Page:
With the fossil industry largely in recovery—and the Trudeau government under intense pressure to amp up its support for new fossil infrastructure—North Americans had best think twice before assuming that more oil and gas activity will translate into a jobs boom in the oilpatch.
“The oil and gas industry is in a recovery, but companies are still operating with the ‘do more with less’ approach, simply because this time there won’t be a huge spike in labour increases,” industry newsletter Rigzone reported late last month. “Ensuring the existing work force is right-sized with the right talent becomes the priority for talent managers.”
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“We want to make sure we don’t have ‘drilling professionals,’ but ‘professional drillers,’” said Shelby Bybee, manager of competency development for Luxembourg-based Pacific Drilling. “That means a core group of not only qualified and capable individuals, but individuals who have strong leadership and communication skills that set themselves apart from those people who are just capable people in the industry.”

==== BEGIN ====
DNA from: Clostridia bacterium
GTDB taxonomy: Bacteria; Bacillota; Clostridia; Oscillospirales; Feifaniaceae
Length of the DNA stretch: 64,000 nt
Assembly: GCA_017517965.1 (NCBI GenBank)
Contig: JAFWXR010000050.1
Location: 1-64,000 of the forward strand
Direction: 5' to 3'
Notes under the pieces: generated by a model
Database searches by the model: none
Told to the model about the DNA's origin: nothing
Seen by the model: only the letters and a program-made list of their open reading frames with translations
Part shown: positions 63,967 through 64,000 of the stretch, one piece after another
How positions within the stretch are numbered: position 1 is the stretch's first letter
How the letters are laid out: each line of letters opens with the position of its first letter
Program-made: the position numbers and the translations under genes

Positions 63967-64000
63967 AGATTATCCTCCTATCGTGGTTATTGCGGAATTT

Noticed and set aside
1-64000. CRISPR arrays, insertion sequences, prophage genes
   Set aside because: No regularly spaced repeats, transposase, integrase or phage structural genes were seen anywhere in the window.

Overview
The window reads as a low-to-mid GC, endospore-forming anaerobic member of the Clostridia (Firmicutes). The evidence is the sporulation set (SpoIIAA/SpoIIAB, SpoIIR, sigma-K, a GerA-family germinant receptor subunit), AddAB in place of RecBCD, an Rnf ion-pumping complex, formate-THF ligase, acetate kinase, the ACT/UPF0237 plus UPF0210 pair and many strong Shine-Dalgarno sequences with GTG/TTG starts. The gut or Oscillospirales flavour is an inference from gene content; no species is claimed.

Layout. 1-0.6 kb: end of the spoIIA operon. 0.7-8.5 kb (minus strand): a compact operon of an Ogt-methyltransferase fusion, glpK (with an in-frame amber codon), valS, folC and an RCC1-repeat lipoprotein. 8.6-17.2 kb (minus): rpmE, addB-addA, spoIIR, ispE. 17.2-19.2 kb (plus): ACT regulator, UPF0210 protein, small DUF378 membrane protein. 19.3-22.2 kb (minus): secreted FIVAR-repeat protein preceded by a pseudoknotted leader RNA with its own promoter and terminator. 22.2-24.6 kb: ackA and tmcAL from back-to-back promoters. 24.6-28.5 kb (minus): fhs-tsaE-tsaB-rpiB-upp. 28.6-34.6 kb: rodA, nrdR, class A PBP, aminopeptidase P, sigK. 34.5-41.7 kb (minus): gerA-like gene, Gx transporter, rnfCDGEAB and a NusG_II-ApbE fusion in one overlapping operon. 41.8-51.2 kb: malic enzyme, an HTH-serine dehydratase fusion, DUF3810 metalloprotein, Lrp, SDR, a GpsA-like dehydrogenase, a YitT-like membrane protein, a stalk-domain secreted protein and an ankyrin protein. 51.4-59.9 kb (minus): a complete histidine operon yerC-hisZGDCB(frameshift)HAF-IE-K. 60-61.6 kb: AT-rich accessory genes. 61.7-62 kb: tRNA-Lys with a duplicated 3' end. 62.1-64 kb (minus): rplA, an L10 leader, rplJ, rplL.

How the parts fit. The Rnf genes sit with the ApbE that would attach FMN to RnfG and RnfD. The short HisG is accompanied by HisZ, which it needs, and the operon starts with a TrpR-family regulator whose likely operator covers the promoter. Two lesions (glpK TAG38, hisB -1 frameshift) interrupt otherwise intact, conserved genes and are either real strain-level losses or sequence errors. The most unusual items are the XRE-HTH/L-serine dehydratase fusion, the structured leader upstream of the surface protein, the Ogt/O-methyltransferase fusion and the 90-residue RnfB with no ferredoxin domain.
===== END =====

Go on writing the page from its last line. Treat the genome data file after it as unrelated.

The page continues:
“Our industry’s career paths have been very linear,” added David E. Williams, the company’s director of training and organizational development. “For example, a roustabout—regardless of what their aspirations might be—takes the career path they feel they have to because the driller did it, the tool pusher did it…everyone’s followed the same path.”
Now, companies will be looking for job development processes “to show how to matriculate from one discipline to another,” Williams said. “From a talent management standpoint, having a system in place empowers us more to make those strategic decisions.”
The upshot is a leaner, more streamlined fossil sector looking to keep costs down and hire fewer, more versatile workers. For some of the less-skilled jobs in the industry, like heavy truck operators , the industry uses the curious language of “de-manning ” to describe the future  it sees ahead.